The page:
Sidon Sea Castle
|Sidon Sea Castle|
Sidon's Sea Castle (Arabic: قلعة صيدا البحرية Kalaat Saida al-Bahriya) was built by the crusaders in the thirteenth century as a fortress of the holy land. It is one of the most prominent historical sites in the port city of Sidon, Lebanon.
The city of Sidon is located on the Mediterranean coast of Lebanon. This ancient Phoenician city has been of great religious, political and commercial value; it is said to be inhabited since 4000 B.C. During the 13th century, the Crusaders built Sidon's Sea Castle as a fortress on a small island connected to the mainland by a narrow 80m long roadway. The island was formerly the site of a temple to Melqart, the Phoenician version of Heracles. The beauty of the Castle can be seen in old illustrations of it; however, after bearing several wars, it has been damaged and renovated several times. It was partially destroyed by the Mamluks when they took over the city from the Crusaders, but they subsequently rebuilt it and added the long causeway. The castle later fell into disuse, but was again restored in the 17th century by Emir Fakhreddine II, only to suffer great damage.
There is a possibility that the island on which the castle is built was, in fact, the location of the Phoenician King's palace and several other Phoenician monuments which were destroyed by Esarhaddon and then by natural earthquakes. This island has also served as a shelter from inside attacks on the city. Great Sidon, Little Sidon, powerful fortresses, pastures, cisterns and fortifications are all mentioned in the Assyrian king Sennacherib's recordings of his attacks on Sidon and nearby cities.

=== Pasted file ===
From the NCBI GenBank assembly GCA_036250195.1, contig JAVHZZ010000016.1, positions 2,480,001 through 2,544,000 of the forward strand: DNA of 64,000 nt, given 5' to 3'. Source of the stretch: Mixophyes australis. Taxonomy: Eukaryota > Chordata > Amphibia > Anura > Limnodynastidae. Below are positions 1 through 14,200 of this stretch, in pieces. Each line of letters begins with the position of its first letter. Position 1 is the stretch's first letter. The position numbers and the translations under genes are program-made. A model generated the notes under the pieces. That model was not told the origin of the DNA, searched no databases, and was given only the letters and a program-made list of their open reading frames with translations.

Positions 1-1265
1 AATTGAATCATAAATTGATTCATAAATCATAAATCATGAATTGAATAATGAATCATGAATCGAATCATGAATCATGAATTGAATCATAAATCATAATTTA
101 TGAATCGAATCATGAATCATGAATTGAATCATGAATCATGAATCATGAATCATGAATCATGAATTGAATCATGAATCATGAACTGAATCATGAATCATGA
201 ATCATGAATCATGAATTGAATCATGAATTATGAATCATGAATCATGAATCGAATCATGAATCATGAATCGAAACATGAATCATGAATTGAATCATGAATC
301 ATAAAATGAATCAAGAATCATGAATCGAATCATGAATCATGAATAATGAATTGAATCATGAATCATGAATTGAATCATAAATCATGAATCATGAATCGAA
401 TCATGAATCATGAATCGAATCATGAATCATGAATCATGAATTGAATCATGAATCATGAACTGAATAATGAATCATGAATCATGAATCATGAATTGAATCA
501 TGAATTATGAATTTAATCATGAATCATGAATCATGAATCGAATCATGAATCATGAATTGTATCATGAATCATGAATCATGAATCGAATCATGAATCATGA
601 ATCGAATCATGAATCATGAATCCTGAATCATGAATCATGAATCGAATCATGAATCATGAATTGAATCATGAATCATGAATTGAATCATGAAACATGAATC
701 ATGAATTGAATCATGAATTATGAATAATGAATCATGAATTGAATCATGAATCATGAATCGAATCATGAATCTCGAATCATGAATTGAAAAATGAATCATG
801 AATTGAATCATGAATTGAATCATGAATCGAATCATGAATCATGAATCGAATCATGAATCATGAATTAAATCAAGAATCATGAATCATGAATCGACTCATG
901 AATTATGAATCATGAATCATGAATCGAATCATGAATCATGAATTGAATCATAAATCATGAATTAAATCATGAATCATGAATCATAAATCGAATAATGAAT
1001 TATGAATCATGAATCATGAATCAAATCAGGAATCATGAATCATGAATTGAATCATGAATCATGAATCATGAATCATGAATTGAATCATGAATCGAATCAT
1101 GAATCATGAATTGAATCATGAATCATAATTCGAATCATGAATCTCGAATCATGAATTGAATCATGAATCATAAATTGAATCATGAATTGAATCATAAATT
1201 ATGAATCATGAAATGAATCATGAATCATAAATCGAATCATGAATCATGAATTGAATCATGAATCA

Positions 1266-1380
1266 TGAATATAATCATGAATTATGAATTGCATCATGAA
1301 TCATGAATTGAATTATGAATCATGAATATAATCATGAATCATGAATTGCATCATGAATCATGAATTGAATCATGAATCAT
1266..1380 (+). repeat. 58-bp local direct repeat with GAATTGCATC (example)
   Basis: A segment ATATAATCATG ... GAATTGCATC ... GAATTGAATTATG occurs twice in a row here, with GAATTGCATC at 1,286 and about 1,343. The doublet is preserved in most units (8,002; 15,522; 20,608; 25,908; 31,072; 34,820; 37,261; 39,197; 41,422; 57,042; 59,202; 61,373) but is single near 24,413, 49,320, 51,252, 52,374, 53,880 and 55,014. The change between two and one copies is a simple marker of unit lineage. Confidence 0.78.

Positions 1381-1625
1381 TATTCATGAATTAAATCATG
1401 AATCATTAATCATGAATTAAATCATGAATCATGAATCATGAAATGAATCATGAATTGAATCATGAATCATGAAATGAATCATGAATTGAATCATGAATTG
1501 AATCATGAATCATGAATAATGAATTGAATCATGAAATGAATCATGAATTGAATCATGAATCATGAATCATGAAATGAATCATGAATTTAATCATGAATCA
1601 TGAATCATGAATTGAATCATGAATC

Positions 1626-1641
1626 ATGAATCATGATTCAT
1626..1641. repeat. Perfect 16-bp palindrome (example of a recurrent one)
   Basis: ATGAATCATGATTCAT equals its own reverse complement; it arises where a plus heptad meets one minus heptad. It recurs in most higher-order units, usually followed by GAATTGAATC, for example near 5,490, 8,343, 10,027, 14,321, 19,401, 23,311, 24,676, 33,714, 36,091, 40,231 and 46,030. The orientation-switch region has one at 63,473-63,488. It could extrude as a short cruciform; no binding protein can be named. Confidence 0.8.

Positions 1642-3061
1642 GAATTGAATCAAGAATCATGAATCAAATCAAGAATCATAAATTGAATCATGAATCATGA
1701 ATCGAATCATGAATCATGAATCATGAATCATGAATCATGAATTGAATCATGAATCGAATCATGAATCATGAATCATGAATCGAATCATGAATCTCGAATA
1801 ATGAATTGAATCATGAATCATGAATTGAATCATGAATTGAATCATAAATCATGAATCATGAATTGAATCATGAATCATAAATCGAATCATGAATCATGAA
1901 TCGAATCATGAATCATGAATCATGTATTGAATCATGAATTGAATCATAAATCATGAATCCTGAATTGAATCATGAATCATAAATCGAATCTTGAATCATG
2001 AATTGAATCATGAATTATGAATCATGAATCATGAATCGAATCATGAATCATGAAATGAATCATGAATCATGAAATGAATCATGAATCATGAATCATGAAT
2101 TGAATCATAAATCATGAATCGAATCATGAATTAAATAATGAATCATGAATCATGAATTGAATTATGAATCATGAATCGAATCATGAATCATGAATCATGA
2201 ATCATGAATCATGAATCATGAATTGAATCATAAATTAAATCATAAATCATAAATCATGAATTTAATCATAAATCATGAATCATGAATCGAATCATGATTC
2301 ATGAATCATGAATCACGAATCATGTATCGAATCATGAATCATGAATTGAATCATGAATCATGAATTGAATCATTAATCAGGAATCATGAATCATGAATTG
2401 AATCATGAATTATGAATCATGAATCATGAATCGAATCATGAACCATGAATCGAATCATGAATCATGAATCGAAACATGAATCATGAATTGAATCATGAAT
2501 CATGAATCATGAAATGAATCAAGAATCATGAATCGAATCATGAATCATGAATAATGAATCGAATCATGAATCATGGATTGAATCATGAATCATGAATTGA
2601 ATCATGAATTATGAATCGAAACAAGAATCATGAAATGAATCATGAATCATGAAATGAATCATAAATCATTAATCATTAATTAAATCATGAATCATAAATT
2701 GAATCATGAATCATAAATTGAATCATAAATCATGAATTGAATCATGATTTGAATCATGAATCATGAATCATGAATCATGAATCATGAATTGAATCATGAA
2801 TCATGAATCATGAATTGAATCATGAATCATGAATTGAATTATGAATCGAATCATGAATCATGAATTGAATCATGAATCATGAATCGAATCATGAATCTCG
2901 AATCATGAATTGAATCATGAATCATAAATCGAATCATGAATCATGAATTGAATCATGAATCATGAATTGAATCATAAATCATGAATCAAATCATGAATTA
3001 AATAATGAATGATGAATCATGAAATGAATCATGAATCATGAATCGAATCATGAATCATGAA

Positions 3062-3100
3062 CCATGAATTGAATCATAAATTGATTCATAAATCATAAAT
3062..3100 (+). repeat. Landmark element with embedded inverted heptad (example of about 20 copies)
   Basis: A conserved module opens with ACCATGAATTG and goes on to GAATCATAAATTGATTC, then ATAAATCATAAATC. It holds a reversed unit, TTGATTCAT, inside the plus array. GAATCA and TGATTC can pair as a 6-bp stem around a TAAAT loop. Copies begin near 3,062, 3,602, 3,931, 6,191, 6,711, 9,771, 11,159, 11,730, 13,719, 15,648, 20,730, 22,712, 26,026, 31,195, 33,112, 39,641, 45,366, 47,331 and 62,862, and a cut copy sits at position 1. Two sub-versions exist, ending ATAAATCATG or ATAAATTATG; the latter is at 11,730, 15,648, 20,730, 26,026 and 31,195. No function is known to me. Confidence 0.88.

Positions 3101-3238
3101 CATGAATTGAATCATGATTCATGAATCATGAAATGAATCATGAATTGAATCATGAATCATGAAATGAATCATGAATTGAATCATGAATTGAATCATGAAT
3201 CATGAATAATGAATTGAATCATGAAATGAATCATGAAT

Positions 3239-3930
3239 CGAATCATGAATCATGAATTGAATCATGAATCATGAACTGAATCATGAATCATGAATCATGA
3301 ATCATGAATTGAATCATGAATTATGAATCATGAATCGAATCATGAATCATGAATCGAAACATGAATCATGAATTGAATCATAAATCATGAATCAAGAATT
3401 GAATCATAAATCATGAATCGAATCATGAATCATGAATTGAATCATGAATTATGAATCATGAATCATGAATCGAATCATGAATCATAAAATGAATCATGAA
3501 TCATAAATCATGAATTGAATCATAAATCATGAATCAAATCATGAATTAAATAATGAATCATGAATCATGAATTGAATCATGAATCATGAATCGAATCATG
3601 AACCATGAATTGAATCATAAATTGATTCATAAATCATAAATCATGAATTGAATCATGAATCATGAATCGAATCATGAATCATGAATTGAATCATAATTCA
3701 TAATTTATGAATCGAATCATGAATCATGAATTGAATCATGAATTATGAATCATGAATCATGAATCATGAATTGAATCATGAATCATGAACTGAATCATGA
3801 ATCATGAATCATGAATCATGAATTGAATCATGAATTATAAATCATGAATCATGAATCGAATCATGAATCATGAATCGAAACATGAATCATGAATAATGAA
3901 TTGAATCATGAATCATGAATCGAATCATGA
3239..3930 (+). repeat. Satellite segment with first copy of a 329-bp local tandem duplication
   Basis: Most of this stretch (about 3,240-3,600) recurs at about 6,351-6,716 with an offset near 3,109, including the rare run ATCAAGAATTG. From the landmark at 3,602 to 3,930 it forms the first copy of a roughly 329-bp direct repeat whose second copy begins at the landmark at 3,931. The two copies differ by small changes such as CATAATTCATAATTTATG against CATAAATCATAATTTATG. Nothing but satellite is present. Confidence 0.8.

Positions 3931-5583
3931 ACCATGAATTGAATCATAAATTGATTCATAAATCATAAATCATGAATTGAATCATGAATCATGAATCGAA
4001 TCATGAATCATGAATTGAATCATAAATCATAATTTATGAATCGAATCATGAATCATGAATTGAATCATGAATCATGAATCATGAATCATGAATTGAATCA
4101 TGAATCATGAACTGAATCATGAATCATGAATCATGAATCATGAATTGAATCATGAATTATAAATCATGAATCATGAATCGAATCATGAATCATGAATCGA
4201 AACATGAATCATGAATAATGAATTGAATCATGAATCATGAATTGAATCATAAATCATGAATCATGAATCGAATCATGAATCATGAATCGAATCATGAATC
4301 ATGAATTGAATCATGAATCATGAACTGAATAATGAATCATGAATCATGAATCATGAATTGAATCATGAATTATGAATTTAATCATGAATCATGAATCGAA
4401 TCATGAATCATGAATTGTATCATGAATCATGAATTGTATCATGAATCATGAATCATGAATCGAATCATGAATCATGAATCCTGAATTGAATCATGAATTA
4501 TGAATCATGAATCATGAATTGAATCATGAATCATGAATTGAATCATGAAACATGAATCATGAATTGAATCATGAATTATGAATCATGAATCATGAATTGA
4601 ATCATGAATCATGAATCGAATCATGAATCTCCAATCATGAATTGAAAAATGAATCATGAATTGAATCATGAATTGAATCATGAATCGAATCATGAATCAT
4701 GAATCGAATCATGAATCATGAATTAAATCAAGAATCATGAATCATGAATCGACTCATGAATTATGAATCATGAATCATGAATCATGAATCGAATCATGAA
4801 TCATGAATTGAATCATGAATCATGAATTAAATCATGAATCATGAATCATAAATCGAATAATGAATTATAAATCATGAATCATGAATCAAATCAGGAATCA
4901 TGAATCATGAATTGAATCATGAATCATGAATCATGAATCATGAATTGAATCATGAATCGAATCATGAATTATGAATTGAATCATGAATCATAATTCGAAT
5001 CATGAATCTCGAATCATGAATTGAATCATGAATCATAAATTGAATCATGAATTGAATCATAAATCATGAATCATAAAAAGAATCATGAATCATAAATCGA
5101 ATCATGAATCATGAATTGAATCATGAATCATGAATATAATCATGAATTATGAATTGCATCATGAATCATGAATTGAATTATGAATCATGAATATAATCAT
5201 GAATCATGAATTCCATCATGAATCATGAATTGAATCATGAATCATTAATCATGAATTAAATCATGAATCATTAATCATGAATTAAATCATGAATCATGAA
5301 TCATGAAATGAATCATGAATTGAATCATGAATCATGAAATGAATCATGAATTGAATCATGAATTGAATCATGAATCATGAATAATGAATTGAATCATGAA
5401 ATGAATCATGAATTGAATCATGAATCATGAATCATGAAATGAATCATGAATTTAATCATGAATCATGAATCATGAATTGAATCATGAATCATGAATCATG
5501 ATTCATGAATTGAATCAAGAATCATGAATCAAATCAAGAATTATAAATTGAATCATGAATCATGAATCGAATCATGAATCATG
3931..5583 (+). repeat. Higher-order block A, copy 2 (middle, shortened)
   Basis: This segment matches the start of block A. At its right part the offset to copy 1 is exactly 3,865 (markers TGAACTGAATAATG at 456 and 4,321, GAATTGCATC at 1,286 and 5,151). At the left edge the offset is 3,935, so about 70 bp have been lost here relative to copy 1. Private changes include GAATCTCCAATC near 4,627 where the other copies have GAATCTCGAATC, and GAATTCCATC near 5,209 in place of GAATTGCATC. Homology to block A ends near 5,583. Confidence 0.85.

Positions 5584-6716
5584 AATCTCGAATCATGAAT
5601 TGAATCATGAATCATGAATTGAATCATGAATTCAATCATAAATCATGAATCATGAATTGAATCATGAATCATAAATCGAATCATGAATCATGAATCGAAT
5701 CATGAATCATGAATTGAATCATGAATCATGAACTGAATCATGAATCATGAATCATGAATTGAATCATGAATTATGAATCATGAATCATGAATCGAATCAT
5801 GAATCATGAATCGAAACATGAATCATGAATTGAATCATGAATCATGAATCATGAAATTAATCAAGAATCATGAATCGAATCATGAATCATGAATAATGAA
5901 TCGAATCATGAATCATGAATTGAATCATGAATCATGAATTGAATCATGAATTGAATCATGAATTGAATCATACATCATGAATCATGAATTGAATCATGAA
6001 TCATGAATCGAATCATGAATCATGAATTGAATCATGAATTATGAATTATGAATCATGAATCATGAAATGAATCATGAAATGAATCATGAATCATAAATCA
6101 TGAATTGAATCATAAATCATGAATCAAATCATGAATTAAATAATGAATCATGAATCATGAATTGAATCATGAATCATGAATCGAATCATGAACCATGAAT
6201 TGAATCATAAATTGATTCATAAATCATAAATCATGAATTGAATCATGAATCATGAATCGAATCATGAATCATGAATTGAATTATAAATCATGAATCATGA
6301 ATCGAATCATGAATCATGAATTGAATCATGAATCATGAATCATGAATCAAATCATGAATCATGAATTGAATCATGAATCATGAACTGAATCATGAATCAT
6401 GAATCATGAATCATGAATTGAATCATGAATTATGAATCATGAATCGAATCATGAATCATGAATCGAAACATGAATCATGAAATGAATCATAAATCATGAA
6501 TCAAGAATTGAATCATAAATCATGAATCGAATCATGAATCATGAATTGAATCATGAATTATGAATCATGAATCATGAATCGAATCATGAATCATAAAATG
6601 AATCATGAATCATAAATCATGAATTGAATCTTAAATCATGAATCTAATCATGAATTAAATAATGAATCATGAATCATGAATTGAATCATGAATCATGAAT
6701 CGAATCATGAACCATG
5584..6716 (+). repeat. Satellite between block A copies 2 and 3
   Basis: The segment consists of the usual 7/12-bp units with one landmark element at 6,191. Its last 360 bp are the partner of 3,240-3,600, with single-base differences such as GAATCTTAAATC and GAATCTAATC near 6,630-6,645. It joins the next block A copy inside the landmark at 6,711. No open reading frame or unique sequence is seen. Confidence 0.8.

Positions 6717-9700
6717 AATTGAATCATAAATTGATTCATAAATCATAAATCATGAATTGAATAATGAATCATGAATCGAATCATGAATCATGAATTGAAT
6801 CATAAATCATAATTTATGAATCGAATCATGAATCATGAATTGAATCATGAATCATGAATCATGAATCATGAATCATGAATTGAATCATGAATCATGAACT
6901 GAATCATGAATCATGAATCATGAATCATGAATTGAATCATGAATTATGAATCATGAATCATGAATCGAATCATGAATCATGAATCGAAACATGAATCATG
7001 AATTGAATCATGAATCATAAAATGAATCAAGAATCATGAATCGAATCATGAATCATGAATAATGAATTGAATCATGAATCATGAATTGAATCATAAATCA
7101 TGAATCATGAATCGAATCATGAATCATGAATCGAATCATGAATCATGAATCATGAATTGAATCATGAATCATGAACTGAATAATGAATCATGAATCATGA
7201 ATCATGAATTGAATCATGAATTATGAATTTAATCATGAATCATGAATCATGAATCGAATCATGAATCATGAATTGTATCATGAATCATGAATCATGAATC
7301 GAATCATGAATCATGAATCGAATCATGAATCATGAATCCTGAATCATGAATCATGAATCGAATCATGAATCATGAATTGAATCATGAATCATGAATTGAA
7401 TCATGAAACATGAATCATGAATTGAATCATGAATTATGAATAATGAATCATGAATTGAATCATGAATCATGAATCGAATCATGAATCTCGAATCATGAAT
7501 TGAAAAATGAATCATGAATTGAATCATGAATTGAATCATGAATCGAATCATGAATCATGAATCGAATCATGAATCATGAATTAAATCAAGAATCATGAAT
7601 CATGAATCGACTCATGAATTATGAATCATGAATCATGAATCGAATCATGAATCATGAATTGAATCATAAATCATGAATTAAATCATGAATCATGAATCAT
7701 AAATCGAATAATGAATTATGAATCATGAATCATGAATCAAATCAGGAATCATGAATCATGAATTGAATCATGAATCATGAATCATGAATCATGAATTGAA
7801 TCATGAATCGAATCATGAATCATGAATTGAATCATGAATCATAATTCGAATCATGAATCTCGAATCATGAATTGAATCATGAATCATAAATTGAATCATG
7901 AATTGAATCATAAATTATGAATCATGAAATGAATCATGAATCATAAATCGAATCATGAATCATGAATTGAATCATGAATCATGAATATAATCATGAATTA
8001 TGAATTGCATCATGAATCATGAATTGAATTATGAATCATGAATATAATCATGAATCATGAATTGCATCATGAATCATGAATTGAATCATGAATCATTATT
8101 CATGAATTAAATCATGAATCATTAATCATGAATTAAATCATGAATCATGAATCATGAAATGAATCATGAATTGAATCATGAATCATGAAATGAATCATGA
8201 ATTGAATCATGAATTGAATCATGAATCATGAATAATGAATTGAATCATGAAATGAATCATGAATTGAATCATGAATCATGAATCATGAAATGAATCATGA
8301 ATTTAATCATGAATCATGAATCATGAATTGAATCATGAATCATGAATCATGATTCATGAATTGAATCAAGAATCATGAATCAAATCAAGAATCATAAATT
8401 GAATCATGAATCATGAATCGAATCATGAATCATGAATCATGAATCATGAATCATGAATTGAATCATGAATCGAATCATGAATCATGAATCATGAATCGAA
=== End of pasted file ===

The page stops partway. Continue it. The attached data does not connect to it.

Today, the castle consists primarily of two towers connected by a wall. In the outer walls, Roman columns were used as horizontal reinforcements, a feature often seen in fortifications built on or near former Roman sites. The rectangular west tower to the left of the entrance is the better preserved of the two. There is a large vaulted room scattered with old carved capitals and rusting cannonballs. A winding staircase leads up to the roof, where there is a small, domed Ottoman-era mosque. From the roof, there is a view across the old city and fishing harbor. The east tower isn't as well preserved and was built in two phases; the lower part dates to the Crusader period, while the upper level was built by the Mamluks. There has also been evidence of the old Phoenician city being buried under the sea in the area surrounding the castle: structures of walls, columns, stairways, remains of buildings, statues and cisterns.
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